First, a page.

The new bridge was designed free of charge by leading Italian architect Renzo Piano. Its design, inspired by Genoa’s maritime history, resembles a ship’s bow. Bright steel reflects the sunlight, and its pale gray-blue color blends with the skyline, resulting in a gentler visual impact on the valley than its predecessor. The bridge comprises 18 elliptically shaped, reinforced-concrete piers that are 50 m tall, 9.5 m wide, and 4 m thick (at their widest). There are 19 spans, 16 of which are 50 m long.

drawing showing the transverse section of a bridge pier

There are three middle spans, two of which are 100 m long and one that is 40.9 m long. The longer spans were required to cross the river and the rail lines, and the third was added for symmetry. The bridge’s continuous deck comprises steel and concrete and is 1,067 m long. 

The central body of the bridge has two sides (wings), and each section has a passage inside for maintenance activities. The bridge has six lanes: two travel lanes in each direction and an additional lane on either side for emergency traffic and for carrying out maintenance work without having to close traffic lanes. The structure, substructures, and foundations were optimized using support devices to separate the deck from the piers, so that the bridge can naturally expand and contract without compromising stability or strength.

All design documents, including more than 10,000 technical design documents, and safety procedures were reviewed by RINA. Furthermore, RINA produced more than 3,000 technical review documents; conducted approximately 600 technical, quality, and safety audits; and performed nearly 2,500 material and structural element inspections. 

Elements of the bridge were built in factories throughout Italy and shipped to Genoa, arriving by port, and taken to the site by convoys during the night to minimize disruption. The parts were assembled on the ground and lifted into place by either one or two cranes, depending upon the part’s size and position. As with the deconstruction, the larger sections were raised into place using strand jacks.

Noise and dust levels were monitored throughout the project, and mitigation steps were implemented to minimize environmental and social impacts. Work crews wet the roads to reduce dust, and careful consideration was given to the time of day for construction activities to occur. PM10 and PM2.5 levels were monitored before and after operations.

Infrastructure needs monitoring and maintenance, and asset management is now an accepted part of ensuring ongoing safety and reliability. As a result, the new bridge is equipped with a digital monitoring system, robots to carry out some maintenance tasks, and a dehumidification system to help prevent corrosion. Photovoltaic panels power the bridge, controlling the lighting, sensors, and other systems. 

The project faced extraordinary challenges, including one of the worst winters in recent times and a global pandemic. However, despite these challenges, work on the project was continual, stopping only one day: Dec. 25, 2019. When the pandemic began, the RINA safety and project management team immediately took action. Safety measures were implemented before the end of February and before lockdowns in Europe.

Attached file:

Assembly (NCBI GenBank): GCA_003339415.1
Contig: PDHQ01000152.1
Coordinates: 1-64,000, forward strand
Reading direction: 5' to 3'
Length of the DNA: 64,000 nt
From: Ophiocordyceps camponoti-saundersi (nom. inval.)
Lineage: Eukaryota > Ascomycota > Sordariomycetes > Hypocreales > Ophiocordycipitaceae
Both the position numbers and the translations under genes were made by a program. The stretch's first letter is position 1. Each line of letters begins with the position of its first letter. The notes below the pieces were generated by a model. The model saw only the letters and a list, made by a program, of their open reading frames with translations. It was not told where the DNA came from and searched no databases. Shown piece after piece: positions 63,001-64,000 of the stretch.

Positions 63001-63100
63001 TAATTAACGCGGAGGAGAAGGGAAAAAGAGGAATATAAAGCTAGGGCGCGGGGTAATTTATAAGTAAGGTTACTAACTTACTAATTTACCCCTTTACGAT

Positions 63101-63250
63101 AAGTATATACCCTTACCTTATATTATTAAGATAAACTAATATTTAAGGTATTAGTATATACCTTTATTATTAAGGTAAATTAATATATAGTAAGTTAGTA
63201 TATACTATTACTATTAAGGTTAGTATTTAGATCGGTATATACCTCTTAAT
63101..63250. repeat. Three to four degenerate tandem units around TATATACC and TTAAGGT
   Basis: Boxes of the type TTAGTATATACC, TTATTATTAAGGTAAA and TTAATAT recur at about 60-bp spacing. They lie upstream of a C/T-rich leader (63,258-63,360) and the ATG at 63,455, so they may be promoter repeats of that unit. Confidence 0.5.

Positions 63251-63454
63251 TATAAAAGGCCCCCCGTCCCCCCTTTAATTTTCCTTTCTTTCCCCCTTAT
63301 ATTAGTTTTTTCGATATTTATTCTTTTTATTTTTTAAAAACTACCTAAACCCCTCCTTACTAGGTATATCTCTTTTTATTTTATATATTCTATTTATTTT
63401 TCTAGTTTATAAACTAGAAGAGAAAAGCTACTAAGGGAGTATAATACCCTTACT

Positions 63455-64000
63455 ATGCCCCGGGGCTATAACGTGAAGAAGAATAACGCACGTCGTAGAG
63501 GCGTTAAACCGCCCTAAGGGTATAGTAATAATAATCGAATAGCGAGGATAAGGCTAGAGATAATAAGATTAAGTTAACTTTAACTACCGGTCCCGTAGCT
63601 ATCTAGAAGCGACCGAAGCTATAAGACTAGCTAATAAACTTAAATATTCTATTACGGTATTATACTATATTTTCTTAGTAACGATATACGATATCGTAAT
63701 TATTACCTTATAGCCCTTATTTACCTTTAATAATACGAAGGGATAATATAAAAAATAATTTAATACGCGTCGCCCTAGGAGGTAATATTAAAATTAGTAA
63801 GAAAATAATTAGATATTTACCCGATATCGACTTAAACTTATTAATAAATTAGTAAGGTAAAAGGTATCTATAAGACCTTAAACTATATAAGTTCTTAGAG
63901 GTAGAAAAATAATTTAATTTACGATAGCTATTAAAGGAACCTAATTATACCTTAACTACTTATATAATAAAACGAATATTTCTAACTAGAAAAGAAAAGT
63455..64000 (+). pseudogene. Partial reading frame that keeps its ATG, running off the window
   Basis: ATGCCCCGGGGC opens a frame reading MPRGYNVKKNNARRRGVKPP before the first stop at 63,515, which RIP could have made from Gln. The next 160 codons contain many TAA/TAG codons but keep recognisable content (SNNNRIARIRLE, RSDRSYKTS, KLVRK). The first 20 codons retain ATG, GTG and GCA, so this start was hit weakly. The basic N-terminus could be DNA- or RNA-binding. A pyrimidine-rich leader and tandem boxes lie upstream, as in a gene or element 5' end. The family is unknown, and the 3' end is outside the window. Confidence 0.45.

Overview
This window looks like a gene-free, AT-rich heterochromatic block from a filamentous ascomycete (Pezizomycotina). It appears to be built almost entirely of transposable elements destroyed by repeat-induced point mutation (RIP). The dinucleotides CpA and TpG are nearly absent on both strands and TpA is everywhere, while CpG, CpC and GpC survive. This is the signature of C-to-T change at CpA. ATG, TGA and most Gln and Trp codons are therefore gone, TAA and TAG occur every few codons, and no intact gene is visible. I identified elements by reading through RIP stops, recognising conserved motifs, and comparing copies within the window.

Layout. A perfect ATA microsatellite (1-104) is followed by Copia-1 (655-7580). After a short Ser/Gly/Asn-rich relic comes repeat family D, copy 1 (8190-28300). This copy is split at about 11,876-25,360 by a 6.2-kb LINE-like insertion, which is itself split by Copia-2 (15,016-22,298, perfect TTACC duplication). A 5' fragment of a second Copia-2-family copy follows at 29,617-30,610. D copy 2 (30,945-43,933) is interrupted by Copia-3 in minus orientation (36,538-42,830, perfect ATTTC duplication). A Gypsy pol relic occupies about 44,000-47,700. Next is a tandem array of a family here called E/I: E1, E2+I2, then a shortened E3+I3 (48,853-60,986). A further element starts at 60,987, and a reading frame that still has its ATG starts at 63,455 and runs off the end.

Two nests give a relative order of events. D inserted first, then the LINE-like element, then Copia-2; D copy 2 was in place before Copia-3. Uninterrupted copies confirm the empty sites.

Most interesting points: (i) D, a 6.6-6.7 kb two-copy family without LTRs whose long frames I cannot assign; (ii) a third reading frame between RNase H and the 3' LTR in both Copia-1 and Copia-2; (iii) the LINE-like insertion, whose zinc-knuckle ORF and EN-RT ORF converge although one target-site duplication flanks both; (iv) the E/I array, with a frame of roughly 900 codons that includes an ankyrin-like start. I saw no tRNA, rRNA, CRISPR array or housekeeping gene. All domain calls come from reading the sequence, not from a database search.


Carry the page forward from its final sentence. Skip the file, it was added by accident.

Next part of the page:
bridge deck under construction
Sections of the new bridge were assembled on the ground and lifted into place by cranes, below. (Shunji Ishida, © RPBW)

Checks were systematically made on personnel, including temperature checks upon entering and exiting the site as well as determining whether they had come from locations termed “red areas,” which had high numbers of cases. Workers wore gloves and masks on-site, and they had to keep diaries noting anyone they had been in contact with for more than 15 minutes and within proximities of 1 m during their shifts. In many ways, this was one of the first track-and-trace systems used in Europe to manage the impact of the pandemic.

Teams were organized into smaller groups; they were kept separate from other teams to enable easier isolation if a case of the virus occurred; and workflows were reviewed to maximize social distancing. Throughout the project, there was only one case of COVID-19 on-site. This individual and his 23-person team were immediately placed into quarantine. Fortunately, the worker fully recovered, and no other member of the team contracted the virus. 

One of the biggest challenges RINA faced was obtaining sufficient personal protective equipment for the approximately 450 people at the site daily. A large amount of PPE was needed, and there was no readily available source. RINA worked promptly to source PPE, but the only equipment available did not meet the required certification levels. In response, the RINA team engaged several laboratories to certify the equipment to higher safety standards. During the pandemic, authorities visited and assessed the work site on many occasions. RINA received praise for how the site was managed and was subsequently able to share its experiences with the government to help cope with the wider pandemic in Italy. 

What makes this bridge unique is not its design and construction but the teams that worked and continue to work on it. The expert management, parallel deconstruction and construction, and the can-do attitude of a highly motivated team have been termed “the Genoa approach.” The lessons learned about what can be achieved have created a model for other infrastructure projects and industries in Italy and throughout the world. 

Many proposals estimated that the job would take two-and-a-half to three years. However, in just 14 months the old bridge was demolished and a new one was in place, reopening on Aug. 3. Never has such a complex infrastructure been built within such a tight schedule. A project that started from tragedy has achieved something to make the people of Genoa and the whole Italian nation proud. 


Demolition project management: RINA, Genoa, Italy 


Special commissioner: Marco Bucci, Genoa

Design architect: Renzo Piano, Genoa

Technical project: Italferr, Rome

General contractor: Omini (a joint venture with Fagioli SpA, Sant’Ilario d’Enza, Italy, and IPE progetti, Torino, Italy) and Pergenova ScpA (a joint venture between Webuild, Milan, and Fincantieri Infrastructure, Verona, Italy)

Construction management: RINA

Safety and quality assurance services: RINA

This article first appeared in the November 2020 issue of Civil Engineering as "The Genoa Approach."